This applies to the dash switches used in K75s, K100s, K1100s and a few R bikes of the same era. I posted it at the K1100 forum and thought I’d post if here too in case it might be of use to someone.
Have your switches lost their spark? Do they not respond to your loving touch as they once used to? Do they feel all sticky and worn out? Have they lost the connection they had when you and your bike began your relationship?
Well, you have two options:
1) Throw away money at your local BMW stealership
2) Subject them to Dr. Duck’s Switch Rehabilitation Clinic where they can be cured by undergoing our simple 12 step program.
Step 1) Admit that your switch has a problem.
Step 2) Remove the switch from it’s slot. With a little wiggling you can usually pull them out from the front although sometimes they need to be pushed out form the back. When you see the pictures below you’ll get an idea of the prongs on the top and bottom that hold them in.
Step 2) Disconnect the switch from the wiring harness. I usually do the rehab in situ on the bike but there are tiny bits to lose so I’d recommend doing this on a workbench your first time out.
Step 3) Using a small screwdriver on each side pry the top part of the switch off. It pivots on a couple of nylon nipples. You need to pop both sides at once which is why you need two screwdrivers.
This is the step where you can lose tiny bits. In the rocker is a little tube holding a spring and a little part at the end which, when translated into English by German engineers, is called the little hollow phallus.
(Optional) If the graphic insert on the switch is worn (because you’re a wimp and use your heated grips all of the time) you can push it out from the inside. A replacement can be had from BMW for about $4-5. They just pop right back in and make the switch look brand new again.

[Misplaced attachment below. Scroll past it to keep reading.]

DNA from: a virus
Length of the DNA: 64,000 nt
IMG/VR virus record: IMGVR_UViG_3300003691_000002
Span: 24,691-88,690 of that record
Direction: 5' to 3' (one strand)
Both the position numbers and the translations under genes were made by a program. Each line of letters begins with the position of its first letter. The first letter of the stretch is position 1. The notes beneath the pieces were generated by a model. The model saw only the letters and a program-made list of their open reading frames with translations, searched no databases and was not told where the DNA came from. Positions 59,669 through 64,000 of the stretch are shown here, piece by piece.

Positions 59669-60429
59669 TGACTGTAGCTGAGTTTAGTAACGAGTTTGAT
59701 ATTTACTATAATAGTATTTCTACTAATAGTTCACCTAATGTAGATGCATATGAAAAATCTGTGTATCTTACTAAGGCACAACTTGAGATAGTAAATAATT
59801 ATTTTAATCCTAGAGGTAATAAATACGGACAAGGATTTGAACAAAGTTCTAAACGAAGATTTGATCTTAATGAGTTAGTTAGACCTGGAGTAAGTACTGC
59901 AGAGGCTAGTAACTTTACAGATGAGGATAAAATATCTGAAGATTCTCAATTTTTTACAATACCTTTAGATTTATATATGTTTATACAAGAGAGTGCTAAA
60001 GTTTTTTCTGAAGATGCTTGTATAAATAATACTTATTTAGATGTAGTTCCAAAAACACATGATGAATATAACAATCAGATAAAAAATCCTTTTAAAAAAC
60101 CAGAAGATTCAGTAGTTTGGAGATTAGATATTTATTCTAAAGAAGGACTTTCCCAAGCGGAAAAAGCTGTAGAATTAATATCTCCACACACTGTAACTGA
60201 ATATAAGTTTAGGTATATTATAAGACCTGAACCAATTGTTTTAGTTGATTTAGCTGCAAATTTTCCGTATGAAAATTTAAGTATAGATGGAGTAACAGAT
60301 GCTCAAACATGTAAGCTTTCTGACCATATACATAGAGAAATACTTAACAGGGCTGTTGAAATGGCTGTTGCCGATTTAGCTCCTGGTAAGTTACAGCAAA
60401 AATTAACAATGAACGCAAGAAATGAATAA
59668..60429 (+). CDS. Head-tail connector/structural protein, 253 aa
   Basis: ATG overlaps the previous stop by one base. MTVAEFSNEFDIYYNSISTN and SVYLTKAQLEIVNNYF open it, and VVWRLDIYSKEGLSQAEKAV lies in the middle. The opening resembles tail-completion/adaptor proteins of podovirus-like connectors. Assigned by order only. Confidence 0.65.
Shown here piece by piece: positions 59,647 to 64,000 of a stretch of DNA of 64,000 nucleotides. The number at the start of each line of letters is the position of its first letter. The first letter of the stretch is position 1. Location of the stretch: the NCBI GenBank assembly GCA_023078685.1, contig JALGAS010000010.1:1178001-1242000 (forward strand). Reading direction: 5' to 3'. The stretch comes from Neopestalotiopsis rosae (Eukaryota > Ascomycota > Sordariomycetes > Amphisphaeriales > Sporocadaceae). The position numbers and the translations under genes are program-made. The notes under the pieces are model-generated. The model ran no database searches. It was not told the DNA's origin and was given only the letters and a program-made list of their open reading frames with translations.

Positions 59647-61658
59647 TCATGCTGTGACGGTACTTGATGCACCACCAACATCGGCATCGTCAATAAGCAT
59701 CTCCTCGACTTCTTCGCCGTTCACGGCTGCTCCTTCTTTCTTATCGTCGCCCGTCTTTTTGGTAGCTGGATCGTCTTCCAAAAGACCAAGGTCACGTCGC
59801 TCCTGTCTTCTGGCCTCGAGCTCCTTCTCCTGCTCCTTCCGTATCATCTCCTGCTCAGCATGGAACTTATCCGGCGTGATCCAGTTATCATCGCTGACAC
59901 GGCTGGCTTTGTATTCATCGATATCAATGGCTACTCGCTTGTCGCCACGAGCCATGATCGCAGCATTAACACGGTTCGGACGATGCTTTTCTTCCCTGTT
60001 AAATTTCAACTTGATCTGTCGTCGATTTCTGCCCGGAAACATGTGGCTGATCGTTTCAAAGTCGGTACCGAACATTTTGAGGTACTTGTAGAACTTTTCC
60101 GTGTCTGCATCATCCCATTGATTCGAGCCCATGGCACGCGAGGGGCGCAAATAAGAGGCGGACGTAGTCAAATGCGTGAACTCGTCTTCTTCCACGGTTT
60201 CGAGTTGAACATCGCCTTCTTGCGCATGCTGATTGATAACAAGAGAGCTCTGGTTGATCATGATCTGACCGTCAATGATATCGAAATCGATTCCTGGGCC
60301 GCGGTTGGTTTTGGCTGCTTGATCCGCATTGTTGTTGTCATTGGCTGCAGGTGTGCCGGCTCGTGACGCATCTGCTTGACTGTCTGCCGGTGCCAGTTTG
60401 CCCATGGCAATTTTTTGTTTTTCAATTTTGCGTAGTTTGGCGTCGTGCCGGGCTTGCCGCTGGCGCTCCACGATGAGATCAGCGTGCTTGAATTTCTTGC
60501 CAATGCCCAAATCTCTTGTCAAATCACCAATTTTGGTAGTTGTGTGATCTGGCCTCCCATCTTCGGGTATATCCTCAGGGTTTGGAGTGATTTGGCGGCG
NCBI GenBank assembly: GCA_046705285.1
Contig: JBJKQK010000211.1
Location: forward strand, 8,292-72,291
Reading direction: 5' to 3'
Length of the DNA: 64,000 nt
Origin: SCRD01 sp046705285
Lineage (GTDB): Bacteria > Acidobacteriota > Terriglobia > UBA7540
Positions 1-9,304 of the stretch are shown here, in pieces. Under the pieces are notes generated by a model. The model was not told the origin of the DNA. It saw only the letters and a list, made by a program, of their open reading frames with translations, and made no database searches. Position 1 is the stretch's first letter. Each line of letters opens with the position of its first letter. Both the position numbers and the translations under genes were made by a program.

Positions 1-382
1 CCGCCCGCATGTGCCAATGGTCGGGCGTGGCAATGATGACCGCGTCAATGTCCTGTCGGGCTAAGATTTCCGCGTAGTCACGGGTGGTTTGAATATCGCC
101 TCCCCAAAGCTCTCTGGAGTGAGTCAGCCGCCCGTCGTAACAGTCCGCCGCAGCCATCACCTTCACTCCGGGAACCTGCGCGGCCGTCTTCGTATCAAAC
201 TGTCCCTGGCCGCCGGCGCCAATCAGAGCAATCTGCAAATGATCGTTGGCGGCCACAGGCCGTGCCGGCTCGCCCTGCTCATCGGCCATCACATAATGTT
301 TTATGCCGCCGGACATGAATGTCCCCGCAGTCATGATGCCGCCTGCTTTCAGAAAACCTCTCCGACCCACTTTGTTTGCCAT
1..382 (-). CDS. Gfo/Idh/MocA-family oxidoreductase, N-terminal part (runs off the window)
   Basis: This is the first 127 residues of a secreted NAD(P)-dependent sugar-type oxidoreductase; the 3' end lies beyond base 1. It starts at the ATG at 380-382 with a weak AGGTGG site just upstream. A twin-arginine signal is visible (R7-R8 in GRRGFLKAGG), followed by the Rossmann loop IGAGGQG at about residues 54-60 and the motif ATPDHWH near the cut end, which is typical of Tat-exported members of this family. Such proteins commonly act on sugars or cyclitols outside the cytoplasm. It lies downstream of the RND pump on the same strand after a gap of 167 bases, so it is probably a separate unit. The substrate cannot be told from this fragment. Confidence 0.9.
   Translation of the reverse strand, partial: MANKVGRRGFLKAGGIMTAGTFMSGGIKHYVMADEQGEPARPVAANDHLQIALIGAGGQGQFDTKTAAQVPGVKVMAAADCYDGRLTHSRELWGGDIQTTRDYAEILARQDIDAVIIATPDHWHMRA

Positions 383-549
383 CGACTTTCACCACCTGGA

Step 4) From the side pry the back off of the switch. For some reason it seems to go easier if you do it on the side with the wire termnials. Now you see the little slider inside and understand how the switch works.
Step 5) Clean the contacts on the slider and the back of the switch. I usually just scrape them with one of my little screwdrivers until I see shiny copper.
Step 6) Clean/lubricate the switch. Soak a Q-tiip in WD-40. Clean out the inside of the switch where the slider goes and the sides of the slider.
Also do the upper outside of the switch body and the inside of the rocker.
Step 7) Check the wiriing. If a few strands of the wire have broken or it’s broken altogether then it’s time to get the soldering iron out.
Step 8) Melt the solder on the terminal and remove the old wire. When you melt the solder clean out the hole it in with a tack or needle to make room for the wire to pass through.
Step 9) Cut the old end of the wire off and strip about 1/4 inch. Then put it through the hole and resolder it.
Step 10) Put the slider in and snap the back on.
Step 11) Put the rocker back on. Before you do this use a pen or something to get the slider in a halfway position. Put the rocker on it’s back (otherwise the little hollow phallus will escape) and push the switch straight into it.
Step 12) Reinstall the switch.